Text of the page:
But let's now continue with the name-giving Wonders, since their handling also has changed quite dramatically. Instead of each player building just one Wonder, the players now draft a total of 4 Wonders each at the beginning of the game. Each of the four Wonders available to a player is a one-stage wonder, and it is up to the players to decide in which order they want to build their Wonders. Apart from some Victory Points, the Wonders provide a broad choice of in-game effects, and so the players gain access to special powers and benefits in a fashion similar to the recruiting of a Leader as known from the 7 Wonders Leaders expansion. However, there is one limit: once a player has finished building his 4th and last Wonder, the other player only is allowed to finish 3 Wonders. After all, it's 7 Wonders!

Trading for resources and discarding Building cards also has seen a major redesign. A player now can buy any resource he desires from the bank, but instead of paying a fixed amount the sum he has to pay is calculated on the basis of 2 Gold plus the total of the desired resource symbols available to the opposing player. So, if a player wants to buy a Stone and his opponent already has 2 Stone producing buildings in his city, the player has to pay 4 Gold to the bank to buy the Stone. This is a quite interesting new approach, preventing a player from being denied access to a specific resource, and at the same time introducing a rather pricey way to simulate a monopoly established by the opposing player.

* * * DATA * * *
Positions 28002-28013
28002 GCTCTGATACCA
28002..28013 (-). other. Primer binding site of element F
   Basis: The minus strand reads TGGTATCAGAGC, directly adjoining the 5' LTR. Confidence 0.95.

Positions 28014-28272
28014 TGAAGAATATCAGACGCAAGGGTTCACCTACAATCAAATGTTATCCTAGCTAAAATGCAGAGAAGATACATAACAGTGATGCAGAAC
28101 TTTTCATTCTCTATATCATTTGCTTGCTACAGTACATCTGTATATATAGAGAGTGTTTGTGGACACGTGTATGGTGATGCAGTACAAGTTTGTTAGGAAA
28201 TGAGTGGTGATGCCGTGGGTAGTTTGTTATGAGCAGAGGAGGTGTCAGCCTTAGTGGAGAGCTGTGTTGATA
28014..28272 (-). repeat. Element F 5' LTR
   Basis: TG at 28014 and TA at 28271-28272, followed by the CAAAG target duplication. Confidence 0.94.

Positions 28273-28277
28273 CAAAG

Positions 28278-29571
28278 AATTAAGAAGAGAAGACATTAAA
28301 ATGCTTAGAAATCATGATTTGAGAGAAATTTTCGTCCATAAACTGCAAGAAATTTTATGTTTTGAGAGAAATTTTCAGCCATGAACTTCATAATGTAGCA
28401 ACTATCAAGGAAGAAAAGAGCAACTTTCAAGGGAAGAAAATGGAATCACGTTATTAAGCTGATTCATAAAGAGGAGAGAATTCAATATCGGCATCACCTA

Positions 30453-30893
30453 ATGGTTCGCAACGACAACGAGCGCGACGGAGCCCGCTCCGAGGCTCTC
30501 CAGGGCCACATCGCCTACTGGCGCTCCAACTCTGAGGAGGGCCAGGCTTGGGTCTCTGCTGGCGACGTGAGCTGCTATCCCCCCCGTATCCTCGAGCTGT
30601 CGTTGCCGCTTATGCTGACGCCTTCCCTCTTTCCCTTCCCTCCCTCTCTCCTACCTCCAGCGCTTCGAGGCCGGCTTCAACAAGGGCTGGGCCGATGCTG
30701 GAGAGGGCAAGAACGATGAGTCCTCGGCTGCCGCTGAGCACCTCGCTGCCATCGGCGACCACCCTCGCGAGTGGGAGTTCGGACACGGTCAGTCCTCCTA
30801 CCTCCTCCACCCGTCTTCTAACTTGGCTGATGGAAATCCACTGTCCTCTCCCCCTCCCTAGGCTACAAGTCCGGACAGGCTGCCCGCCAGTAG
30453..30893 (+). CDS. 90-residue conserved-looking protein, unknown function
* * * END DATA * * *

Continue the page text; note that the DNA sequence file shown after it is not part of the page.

When it comes to discarding cards to gain money, the role of yellow Commercial buildings has been enhanced quite dramatically. Apart from their standard functions, each yellow building present in a player's city increases the basic gain of 2 Gold for discarding a Building card by another Gold, and so multiple Commercial buildings now can produce huge monetary gains for a player who is in need of funding.

The range of available Science symbols on green Scientific buildings has been increased from 3 to 7, and this increase also is accompanied by a major rules change. Instead of the game end multiplication which always has caused some raised eyebrows when explaning 7 Wonders to a newcomer, the players now strive to collect green buildings featuring a total of 6 different Science symbols. A player who has succeeded in gaining 6 different symbols will have gained Scientific Supremacy and will be declared the instant winner of the game. However, collecting identical Scientific symbols also is beneficial, since a player who has acquired a matching pair of symbols now is allowed to take one of 5 Progress tokens which have been prepared during setup. Just like a finished Wonder, the Progress tokens give the players access to minor special abilities or effects, and in this fashion they are a nice representative of technological advances made by the players.